The Airmen of the 886th Civil Engineer Squadron Explosive Ordnance Disposal flight are constantly on guard. This team responds to emergencies and works with the host nation, keeping the KMC safe.
“Air Force EOD is a very small career field, (with) roughly 1,000 EOD technicians serving on active duty,” said Senior Airman Geoffrey Gilmer, 886th Civil Engineer Squadron explosive ordnance disposal specialist.
EOD is one of the largest anti-terrorism and force protection missions in U.S. Air Forces in Europe and Air Forces Africa, allowing them to provide home station support to three wings, 26 geographically separated units and two U.S. Army
“Our technicians have disposed of hundreds of thousands of pounds of explosives over the past 10 years,” said Capt. Brandon Goebel, 886th Civil Engineer Squadron EOD flight commander. “Between home station and contingency operations, an EOD technician can be expected to destroy explosive hazards ranging from small arms ammunition to 2,000 pound airdropped bombs.”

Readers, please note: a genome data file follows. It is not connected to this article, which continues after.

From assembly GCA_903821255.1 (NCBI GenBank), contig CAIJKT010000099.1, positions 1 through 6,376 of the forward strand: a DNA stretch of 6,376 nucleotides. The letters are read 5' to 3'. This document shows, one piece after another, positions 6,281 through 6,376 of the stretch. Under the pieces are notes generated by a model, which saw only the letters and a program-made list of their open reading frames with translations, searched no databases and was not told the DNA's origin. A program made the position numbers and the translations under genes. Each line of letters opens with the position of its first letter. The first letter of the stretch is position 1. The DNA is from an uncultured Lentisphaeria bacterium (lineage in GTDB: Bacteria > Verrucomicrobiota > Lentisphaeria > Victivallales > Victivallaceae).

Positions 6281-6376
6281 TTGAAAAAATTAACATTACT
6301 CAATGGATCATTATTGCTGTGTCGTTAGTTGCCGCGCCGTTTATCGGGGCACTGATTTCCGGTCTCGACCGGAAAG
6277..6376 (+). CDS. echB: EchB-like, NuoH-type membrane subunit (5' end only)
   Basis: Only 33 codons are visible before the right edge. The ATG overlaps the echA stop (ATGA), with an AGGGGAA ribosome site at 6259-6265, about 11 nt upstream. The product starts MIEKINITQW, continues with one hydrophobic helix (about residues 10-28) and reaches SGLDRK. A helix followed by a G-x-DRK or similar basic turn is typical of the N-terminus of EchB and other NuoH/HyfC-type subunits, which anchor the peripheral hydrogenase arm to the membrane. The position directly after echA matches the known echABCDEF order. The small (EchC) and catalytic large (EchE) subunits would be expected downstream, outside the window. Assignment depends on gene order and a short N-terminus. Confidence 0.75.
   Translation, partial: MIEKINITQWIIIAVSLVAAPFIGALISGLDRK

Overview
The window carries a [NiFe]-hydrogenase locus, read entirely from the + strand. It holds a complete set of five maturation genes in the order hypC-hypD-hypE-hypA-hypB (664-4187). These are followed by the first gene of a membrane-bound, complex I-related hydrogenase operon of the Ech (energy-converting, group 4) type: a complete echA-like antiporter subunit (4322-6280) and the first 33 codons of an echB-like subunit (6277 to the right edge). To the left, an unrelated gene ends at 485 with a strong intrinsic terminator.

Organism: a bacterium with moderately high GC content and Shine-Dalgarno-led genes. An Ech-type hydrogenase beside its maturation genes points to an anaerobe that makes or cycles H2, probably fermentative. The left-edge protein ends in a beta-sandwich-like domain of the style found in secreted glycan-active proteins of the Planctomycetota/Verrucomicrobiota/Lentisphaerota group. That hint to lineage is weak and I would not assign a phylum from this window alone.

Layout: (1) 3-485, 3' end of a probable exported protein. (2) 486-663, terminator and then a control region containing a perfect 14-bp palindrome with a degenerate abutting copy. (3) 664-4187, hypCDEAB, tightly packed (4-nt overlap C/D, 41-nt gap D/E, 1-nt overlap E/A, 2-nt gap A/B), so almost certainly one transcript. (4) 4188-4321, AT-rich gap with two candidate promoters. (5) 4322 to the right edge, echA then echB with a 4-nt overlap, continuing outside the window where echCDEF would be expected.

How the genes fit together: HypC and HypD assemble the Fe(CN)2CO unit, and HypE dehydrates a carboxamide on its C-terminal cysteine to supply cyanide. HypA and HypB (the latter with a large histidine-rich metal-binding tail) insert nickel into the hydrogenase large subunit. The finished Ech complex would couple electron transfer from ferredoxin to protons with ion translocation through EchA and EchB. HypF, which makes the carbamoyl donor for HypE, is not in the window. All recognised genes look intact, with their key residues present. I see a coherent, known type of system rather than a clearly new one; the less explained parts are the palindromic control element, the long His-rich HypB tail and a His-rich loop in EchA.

As an air and space expeditionary force enabler, the EOD flight has a high deployment rate, as the bulk of their mission takes place downrange.
EOD teams train extensively for deployment scenarios, such as roadside bombs and improvised explosive devices.
“We are part of an ever-evolving game of cat and mouse with our adversaries,” Goebel said. “One side will modify their tactics and procedures while the other adjusts accordingly. This is truly the greatest challenge of EOD, and only continuous training keeps us on our edge.”
“We are part of an ever-evolving game of cat and mouse with our adversaries. One side will modify their tactics and procedures while the other adjusts accordingly.”
— Capt. Brandon Goebel, 886th Civil Engineer Squadron EOD flight commander
The job downrange is extremely hazardous. EOD members put their lives on the line every day to get the job done.
Ramstein EOD supports various missions, including operations Iraqi Freedom and Enduring Freedom, as well as presidential travel, range clearance and humanitarian operations.
“EOD is such a small career field that has been through so much together. It is one of the tightest communities in the military,” Goebel said.